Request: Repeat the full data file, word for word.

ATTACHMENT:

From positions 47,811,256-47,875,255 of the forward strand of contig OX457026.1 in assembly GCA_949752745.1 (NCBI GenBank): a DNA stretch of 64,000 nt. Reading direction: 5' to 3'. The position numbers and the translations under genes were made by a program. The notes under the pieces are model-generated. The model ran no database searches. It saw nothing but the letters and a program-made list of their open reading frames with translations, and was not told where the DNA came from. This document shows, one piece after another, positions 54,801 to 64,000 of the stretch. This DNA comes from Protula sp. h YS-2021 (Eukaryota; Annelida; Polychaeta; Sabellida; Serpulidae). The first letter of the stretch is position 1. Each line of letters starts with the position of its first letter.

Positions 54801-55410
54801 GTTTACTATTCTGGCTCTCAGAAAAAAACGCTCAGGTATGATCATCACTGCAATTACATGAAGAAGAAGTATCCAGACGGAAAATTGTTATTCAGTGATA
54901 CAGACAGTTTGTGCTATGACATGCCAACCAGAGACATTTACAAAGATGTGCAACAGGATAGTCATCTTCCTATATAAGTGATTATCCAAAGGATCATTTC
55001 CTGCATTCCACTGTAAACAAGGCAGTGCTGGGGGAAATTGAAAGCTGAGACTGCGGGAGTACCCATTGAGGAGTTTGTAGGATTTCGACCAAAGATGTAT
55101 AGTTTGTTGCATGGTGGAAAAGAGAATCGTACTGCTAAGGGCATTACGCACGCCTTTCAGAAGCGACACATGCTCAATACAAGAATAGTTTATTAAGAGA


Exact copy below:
From positions 47,811,256-47,875,255 of the forward strand of contig OX457026.1 in assembly GCA_949752745.1 (NCBI GenBank): a DNA stretch of 64,000 nt. Reading direction: 5' to 3'. The position numbers and the translations under genes were made by a program. The notes under the pieces are model-generated. The model ran no database searches. It saw nothing but the letters and a program-made list of their open reading frames with translations, and was not told where the DNA came from. This document shows, one piece after another, positions 54,801 to 64,000 of the stretch. This DNA comes from Protula sp. h YS-2021 (Eukaryota; Annelida; Polychaeta; Sabellida; Serpulidae). The first letter of the stretch is position 1. Each line of letters starts with the position of its first letter.

Positions 54801-55410
54801 GTTTACTATTCTGGCTCTCAGAAAAAAACGCTCAGGTATGATCATCACTGCAATTACATGAAGAAGAAGTATCCAGACGGAAAATTGTTATTCAGTGATA
54901 CAGACAGTTTGTGCTATGACATGCCAACCAGAGACATTTACAAAGATGTGCAACAGGATAGTCATCTTCCTATATAAGTGATTATCCAAAGGATCATTTC
55001 CTGCATTCCACTGTAAACAAGGCAGTGCTGGGGGAAATTGAAAGCTGAGACTGCGGGAGTACCCATTGAGGAGTTTGTAGGATTTCGACCAAAGATGTAT
55101 AGTTTGTTGCATGGTGGAAAAGAGAATCGTACTGCTAAGGGCATTACGCACGCCTTTCAGAAGCGACACATGCTCAATACAAGAATAGTTTATTAAGAGA